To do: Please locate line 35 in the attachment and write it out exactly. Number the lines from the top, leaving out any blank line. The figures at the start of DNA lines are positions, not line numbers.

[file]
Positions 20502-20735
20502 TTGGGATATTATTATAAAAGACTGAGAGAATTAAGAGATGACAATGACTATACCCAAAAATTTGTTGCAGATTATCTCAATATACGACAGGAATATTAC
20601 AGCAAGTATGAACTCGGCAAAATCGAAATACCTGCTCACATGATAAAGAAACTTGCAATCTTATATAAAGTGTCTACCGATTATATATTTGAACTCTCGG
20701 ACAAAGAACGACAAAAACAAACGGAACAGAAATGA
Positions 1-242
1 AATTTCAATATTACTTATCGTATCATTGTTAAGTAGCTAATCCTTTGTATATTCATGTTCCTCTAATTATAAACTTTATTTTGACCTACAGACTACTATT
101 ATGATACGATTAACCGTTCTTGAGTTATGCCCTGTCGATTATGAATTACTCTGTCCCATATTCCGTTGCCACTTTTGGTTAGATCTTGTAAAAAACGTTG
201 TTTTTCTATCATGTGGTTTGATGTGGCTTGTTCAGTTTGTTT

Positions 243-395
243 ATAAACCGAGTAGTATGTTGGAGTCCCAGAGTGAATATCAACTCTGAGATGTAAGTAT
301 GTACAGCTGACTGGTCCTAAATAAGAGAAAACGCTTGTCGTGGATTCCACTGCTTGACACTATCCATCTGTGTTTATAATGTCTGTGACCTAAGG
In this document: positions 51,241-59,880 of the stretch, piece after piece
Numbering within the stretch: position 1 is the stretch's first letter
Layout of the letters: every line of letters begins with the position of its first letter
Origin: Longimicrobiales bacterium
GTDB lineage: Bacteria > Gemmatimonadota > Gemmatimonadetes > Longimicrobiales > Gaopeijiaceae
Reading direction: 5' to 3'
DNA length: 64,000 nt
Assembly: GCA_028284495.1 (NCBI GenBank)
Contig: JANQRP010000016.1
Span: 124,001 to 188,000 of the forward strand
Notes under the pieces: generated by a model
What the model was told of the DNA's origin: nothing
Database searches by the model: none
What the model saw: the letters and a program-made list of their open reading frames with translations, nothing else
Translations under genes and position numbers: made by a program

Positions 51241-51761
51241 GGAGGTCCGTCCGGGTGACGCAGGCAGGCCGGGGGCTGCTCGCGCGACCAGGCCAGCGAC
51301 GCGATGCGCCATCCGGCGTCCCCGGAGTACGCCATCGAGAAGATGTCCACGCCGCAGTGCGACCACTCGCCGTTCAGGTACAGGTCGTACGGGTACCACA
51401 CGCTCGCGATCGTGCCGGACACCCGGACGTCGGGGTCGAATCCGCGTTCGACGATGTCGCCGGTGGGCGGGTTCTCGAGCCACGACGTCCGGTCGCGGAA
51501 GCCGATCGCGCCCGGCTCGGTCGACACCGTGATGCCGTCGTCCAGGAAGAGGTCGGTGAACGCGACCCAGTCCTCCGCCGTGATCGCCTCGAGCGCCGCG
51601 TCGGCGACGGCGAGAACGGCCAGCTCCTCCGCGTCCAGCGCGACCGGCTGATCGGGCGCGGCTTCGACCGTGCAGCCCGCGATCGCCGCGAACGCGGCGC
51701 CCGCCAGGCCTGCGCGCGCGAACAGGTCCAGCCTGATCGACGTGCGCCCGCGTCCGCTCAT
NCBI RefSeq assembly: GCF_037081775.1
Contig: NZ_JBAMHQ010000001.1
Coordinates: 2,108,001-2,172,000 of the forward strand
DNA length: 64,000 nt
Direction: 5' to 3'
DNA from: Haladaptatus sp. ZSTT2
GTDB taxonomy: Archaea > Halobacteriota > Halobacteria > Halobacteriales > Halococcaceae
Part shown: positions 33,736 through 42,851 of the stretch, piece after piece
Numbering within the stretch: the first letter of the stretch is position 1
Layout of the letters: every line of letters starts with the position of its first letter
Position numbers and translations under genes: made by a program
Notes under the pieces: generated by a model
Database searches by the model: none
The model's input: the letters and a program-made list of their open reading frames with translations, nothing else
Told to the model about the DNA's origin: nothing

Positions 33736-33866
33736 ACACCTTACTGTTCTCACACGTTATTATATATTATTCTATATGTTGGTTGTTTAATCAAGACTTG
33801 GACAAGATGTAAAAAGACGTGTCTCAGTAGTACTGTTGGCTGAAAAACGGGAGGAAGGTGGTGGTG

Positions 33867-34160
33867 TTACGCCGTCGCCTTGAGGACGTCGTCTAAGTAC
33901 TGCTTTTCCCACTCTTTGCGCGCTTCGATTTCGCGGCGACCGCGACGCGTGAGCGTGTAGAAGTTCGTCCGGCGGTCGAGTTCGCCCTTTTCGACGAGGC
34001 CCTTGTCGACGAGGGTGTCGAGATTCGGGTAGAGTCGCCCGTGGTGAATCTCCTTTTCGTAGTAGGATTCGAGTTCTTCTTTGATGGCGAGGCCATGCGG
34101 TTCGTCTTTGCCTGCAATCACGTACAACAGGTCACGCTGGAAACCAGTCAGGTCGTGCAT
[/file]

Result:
Contig: NZ_JBAMHQ010000001.1